From dodging darts in Peru, to the bar fight in Nepal, and discovering a hidden map room that showed the location of the Ark, this soundtrack was as essential to the success of the movie as Harrison Ford. It’s another round of classic themes as Marion gets her own theme and even the Ark has its own beautiful yet ominous theme. Who can forget the scene in the map room with Indy holding the staff of Ra when the music soars as the sunlight creates a beam from the medallion showing the hidden location of the Ark? Or the thrilling music from the desert chase as Indy chases a Nazi convoy on horseback to retrieve the Ark and ends up getting shot and thrown out of a moving truck only to be towed behind it as he struggles to return? That musical cue aptly named “Desert Chase,” is the track that I do not allow myself to listen to while driving. It makes me far too aggressive and usually gets me a speeding ticket but it’s one of my all time favorite tracks. You also can’t forget the music at the end of the movie where the wrath of the Ark is unleashed on the Nazis. Just like the visuals, it starts off as a beautiful awe-inspiring melody and turns terrifying when the Ark punishes anyone that dared to look. It still gives me goose bumps listening to it at high volume and it wasn’t topped until Temple of Doom’s sacrificial chant which was even darker and more chilling. To me, Raiders is perfection and I love every minute of both the movie and the soundtrack. I'll add a link at the bottom of this article for a great boxed set out that gives the special edition version of all four Indiana Jones soundtracks that I highly recommend.

Star Trek II- The Wrath of Khan – James Horner

James Horner has composed many excellent soundtracks and another one of my favorites of his was Aliens. I picked Wrath of Khan because it means more to me although I love the Aliens movie and the soundtrack. You see, I’ve been a fan of Star Trek since I was a little kid who watched the original series while I waited for my Dad to come home from work so we could eat dinner. It’s funny the things you remember like that. Even though I love Star Wars more, Star Trek isn’t too far behind as I love the original cast and their characters. While I was very disappointed in the first Star Trek movie (although the soundtrack by Jerry Goldsmith is fantastic), I was completely blown away by Wrath of Khan. It is by far my favorite Star Trek movie and probably in my top 10 movies of all time. Just like the movie, James Horner removed all of the fluff and cheesiness of the past and made a robust swashbuckling score. This was the Star Trek movie and soundtrack that I had been waiting for and both of them kicked ass. Director Nicholas Meyer was the perfect man for the job and he hired the perfect composer for it. They both saw the movie as a naval adventure in space and worked together perfectly to capture that feeling with tracks like “Enterprise Clears Moorings,” with its rousing fanfare as the ship sets off for adventure.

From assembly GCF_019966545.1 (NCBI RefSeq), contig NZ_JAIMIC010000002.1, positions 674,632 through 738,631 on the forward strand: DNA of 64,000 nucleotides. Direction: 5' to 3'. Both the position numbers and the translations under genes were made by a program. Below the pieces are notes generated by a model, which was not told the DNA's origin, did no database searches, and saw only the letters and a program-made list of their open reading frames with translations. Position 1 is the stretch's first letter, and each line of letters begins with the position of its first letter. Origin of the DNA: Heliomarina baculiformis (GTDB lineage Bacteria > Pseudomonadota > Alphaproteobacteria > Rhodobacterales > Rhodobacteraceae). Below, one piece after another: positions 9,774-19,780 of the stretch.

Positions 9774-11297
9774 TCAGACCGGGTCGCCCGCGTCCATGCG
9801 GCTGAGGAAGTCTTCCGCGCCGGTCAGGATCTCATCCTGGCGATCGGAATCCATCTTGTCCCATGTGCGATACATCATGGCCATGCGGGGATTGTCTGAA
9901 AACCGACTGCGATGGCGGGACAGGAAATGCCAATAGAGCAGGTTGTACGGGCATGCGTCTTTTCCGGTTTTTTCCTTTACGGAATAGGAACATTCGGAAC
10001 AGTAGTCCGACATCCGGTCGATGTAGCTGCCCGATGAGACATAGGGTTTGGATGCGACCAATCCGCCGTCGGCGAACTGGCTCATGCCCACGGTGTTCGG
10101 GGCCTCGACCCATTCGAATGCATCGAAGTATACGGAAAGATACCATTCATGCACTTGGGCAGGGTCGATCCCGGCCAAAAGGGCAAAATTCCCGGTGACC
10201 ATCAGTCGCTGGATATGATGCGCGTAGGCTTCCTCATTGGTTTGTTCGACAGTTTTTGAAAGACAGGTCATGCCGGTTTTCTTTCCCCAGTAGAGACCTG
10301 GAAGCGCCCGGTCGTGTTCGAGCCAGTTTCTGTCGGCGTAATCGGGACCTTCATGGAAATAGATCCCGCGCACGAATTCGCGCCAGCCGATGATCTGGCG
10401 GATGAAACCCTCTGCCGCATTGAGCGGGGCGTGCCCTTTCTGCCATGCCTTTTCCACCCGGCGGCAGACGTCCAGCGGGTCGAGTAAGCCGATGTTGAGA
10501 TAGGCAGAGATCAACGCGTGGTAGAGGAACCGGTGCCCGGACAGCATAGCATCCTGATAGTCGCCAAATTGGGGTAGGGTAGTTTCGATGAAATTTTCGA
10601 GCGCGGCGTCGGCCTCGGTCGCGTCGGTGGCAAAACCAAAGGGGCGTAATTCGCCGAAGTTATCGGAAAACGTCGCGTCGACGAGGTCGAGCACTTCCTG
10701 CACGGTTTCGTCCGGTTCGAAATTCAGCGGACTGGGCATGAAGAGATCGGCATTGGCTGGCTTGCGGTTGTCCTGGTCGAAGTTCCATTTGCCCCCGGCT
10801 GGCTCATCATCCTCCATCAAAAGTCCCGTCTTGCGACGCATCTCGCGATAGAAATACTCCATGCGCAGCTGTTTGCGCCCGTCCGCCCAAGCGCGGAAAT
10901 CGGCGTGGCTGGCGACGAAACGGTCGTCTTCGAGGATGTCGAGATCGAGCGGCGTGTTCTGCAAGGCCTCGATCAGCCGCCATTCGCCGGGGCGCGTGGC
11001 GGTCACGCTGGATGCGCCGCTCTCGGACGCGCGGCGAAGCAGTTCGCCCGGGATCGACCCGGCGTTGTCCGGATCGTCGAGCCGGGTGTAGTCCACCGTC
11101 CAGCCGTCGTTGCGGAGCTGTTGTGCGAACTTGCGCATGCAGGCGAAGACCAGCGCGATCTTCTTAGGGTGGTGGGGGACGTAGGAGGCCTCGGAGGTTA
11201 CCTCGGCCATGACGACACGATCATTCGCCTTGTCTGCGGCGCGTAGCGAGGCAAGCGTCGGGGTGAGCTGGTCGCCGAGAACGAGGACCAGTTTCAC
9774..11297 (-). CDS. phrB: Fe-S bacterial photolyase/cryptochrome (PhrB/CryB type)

The score is amazing as it veers from playful to dangerous with Khan and his crew determined to make Kirk pay for his actions from years ago. I can’t say enough good things about this score whether it’s the theme for the Enterprise, Kirk, Spock, Khan, or even the Genesis Device. The battle in the Mutara Nebula is an amazing achievement filled with breathtaking cues as the Enterprise battles the Reliant with all sensors down. It ends very emotionally with a tragic yet hopeful refrain of Spock’s theme as he sacrifices himself to save his ship and crew. Horner couldn’t have done a better job and it remains his best work. This Star Trek score would only come close to being matched 10 years later by Cliff Eidelman who did the score for Star Trek VI – The Undiscovered Country which was another fantastic score that almost made the list but it didn’t have the same emotional impact on me that this one did.

Final Thoughts

Perhaps another time I will do another round of albums that changed me that aren’t movie soundtracks but I am happy with these three. All of these soundtracks mean a lot to me and I listen to them all the time. If you do not own them, you should do yourself a favor and run to the store to buy them. These three soundtracks are the best example of how much a score can contribute to a movie and what a difference it makes on which composer is hired. These soundtracks are a part of me and the love I have for those movies. No matter where I am or what I am doing, if I hear any of these soundtracks I can picture the movie in my mind and be instantly transported back. Few things in life have that kind of power and that’s why these are my three picks.

Please support the site by using the following links:

No comments:

Post a Comment